There’s no such thing as a quick swim anymore

June 26, 2017
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I wouldn’t mind being able to do this!

When I moved to a new apartment a few months back, a lot of friends were excited for me that I now had a pool. They were a lot more excited than I was.

I lived in a building in a pool once before. It was about 15 years ago. I was living in sunny Los Angeles, where pools are more common, and I was in much better health. I swam regularly during the months when I had less work (and more time.) It was lovely!

But this is not that. This is different. My new friends in the building often invite me for a quick swim. They have no idea what that really means for me.

  • Driving to the pool seems silly, but it’s 1/3 mile away, which is sometimes too far to walk, especially in the summer air.
  • If it’s too cool, no one wants to swim.
  • If it’s too hot, I can’t be outside, even in the pool.
  • If it’s too humid, I can’t be outside, even in the pool.
  • I must bring a lot of water and snacks, even for a “quick” swim, to stay hydrated and keep my strength up.
  • I will be in a lot of pain afterwards.
  • I will be in a lot of pain the next day.
  • I will be exhausted the next day.
  • I might have to cancel all of my plans for the next day so that I can rest and recover.
  • I won’t be able to cook that night, so I need to have leftovers available for dinner.
  • Obviously I can’t swim if I have plans later in the day, because I’ll need to rest.
  • I need to take extra meds if I’m going to swim, which means I have to know about swimming far enough in advance to take the meds.

There’s more, of course, but this gives folks a good idea of why swimming for me isn’t the relaxing, care-free, spontaneous, fun activity that it is for my neighbors. There are many things in our lives that get ridiculously more complicated, painful, and exhausting once chronic illness enters the picture, like grocery shopping. The big difference is that swimming is completely optional. Sure, skipping the pool hurts my social life a bit. But it helps my LIFE life a lot!

I’m not saying I won’t go swimming at all this summer. Only that the logistics have to be just right. I need to know the right people will be there so I’ll have, I need to be feeling good that day and not have other plans in the next day and a half, the weather has to be just right.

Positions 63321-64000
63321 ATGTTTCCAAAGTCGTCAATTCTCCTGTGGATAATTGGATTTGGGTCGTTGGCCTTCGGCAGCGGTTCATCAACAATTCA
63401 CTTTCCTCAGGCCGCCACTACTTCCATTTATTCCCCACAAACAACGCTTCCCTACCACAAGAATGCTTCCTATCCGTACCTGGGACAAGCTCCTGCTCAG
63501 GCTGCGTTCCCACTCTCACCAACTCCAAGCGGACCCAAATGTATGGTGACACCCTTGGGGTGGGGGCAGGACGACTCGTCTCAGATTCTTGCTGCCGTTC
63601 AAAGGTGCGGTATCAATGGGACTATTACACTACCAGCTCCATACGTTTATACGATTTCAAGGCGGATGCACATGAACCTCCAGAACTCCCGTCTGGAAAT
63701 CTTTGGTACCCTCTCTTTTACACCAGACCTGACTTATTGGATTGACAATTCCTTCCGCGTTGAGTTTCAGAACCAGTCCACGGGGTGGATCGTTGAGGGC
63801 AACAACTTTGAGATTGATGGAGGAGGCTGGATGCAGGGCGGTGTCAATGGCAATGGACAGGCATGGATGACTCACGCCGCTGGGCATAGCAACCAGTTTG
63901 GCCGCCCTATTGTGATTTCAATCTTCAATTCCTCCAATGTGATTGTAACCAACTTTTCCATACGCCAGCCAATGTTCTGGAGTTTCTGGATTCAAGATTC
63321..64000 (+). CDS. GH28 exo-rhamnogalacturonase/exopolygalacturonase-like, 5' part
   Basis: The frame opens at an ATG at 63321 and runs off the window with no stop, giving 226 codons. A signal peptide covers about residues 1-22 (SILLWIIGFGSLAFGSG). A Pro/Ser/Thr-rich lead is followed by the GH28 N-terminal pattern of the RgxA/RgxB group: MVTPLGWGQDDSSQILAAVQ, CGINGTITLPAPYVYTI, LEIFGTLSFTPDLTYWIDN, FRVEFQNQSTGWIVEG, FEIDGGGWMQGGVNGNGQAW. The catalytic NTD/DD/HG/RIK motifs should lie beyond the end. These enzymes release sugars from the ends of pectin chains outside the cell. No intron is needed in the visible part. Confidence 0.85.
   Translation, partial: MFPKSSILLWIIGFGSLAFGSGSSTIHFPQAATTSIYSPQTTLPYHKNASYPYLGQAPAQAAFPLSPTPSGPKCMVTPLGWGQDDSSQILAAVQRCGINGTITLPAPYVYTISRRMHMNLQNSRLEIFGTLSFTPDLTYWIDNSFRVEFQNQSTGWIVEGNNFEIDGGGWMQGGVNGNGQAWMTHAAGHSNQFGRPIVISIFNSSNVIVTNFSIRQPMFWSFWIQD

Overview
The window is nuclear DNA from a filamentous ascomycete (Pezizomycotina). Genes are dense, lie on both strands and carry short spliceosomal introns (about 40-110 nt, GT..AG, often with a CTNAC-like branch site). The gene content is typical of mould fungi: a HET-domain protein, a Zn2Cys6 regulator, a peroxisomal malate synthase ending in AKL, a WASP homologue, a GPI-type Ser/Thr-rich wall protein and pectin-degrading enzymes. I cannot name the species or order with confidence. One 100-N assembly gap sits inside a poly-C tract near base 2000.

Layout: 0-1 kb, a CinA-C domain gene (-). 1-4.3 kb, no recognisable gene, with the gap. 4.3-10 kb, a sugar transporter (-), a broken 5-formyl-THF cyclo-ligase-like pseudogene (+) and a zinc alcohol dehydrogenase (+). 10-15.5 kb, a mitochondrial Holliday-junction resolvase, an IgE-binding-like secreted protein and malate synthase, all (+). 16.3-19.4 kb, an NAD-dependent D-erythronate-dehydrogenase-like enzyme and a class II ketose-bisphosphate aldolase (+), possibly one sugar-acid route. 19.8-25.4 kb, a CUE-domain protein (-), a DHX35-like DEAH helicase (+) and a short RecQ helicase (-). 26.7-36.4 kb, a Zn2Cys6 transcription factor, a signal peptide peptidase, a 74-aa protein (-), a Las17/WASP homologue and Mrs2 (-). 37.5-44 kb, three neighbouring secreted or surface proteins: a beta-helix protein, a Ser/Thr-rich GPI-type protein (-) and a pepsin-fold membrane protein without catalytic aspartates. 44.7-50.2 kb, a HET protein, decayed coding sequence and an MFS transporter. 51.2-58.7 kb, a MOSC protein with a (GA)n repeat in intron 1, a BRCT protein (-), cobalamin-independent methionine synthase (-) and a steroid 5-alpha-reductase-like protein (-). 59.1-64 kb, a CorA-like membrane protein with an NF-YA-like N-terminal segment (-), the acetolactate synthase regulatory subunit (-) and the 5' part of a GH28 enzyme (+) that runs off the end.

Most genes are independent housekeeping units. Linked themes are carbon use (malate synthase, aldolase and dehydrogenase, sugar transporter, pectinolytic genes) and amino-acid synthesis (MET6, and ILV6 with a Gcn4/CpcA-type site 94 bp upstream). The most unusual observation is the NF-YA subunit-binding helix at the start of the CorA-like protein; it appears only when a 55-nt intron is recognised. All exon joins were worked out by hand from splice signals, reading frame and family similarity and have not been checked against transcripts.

It’s not easy. But then, few things are when chronic illness is involved. So yes, I will be the “spoil sport” who skips the pool. I can live with that. Because I’ll live better for it.


When the best medicine is taking care of someone else

June 17, 2017

Today started out rough. I felt like I did too much on Wednesday. Thursday I did less, but probably should have stayed home to rest. By Friday I had no choice but to spend all day at home in my pajamas, watching tv and crocheting. So this morning, I was glad to feel better than yesterday, but I still didn’t feel great. And yet, I didn’t want to cancel all of my plans.

My evening plans had to be cancelled. I knew I had to get to bed early. But the afternoon plans – a friend coming over who I already cancelled on at the last minute last time – I didn’t want to cancel again. So I rallied and got dressed and waited for her to arrive, knowing it would be a quiet day and I wouldn’t have to leave my apartment.

When she came, she had the start of a migraine. Unfortunately, she had switched purses and didn’t have the over-the-counter medication that helps her. I didn’t have it either. I offered to go to the store, but she said no. So I messaged a bunch of neighbors. No luck.

I got her a cold pack for her head. I made her tea. I shut off the lights. Eventually, I insisted on going to the store for her. So much for staying home. But the funny thing was, I felt ok.